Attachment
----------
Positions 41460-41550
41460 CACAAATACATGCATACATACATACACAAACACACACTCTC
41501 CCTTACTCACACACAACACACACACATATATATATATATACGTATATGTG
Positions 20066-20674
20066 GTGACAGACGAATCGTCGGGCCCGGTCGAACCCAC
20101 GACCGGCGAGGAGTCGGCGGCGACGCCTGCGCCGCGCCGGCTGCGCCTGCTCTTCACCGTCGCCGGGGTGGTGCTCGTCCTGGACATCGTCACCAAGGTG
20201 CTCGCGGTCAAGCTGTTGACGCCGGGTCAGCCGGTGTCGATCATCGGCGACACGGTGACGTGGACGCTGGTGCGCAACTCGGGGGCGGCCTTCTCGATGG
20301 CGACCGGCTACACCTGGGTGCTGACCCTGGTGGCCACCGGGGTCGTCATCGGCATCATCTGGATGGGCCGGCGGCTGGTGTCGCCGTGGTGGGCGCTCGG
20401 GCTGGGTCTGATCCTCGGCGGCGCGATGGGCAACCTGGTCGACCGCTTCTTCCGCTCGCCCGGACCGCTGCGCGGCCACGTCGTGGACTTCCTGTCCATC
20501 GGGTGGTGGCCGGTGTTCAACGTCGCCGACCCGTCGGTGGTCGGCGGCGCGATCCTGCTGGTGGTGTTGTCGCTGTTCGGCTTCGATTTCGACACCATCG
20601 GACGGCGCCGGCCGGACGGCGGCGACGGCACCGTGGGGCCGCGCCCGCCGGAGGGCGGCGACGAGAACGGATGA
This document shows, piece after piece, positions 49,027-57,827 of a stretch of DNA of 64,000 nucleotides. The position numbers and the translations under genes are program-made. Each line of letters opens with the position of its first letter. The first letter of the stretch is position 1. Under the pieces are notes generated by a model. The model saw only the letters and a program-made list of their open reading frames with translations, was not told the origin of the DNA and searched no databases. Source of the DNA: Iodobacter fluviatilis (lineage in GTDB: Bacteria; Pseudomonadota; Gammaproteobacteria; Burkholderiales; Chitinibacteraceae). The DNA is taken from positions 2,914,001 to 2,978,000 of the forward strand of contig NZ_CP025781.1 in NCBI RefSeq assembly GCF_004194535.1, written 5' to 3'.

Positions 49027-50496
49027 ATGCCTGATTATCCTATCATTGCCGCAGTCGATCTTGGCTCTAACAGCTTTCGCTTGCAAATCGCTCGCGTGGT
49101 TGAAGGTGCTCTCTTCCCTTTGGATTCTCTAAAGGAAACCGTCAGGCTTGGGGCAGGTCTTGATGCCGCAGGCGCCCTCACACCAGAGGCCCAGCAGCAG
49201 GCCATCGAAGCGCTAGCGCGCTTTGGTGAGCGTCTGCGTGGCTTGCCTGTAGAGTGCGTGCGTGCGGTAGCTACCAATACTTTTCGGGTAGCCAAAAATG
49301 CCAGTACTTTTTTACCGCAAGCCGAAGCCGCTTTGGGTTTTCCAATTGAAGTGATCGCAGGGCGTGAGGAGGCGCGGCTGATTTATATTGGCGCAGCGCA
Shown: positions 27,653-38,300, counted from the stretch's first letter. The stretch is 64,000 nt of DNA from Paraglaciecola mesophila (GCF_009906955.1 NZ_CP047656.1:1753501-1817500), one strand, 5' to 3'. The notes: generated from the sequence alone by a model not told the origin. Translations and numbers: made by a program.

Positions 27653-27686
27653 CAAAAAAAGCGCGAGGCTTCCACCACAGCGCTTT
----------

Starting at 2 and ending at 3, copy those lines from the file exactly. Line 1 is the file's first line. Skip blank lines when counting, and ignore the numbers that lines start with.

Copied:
41460 CACAAATACATGCATACATACATACACAAACACACACTCTC
41501 CCTTACTCACACACAACACACACACATATATATATATATACGTATATGTG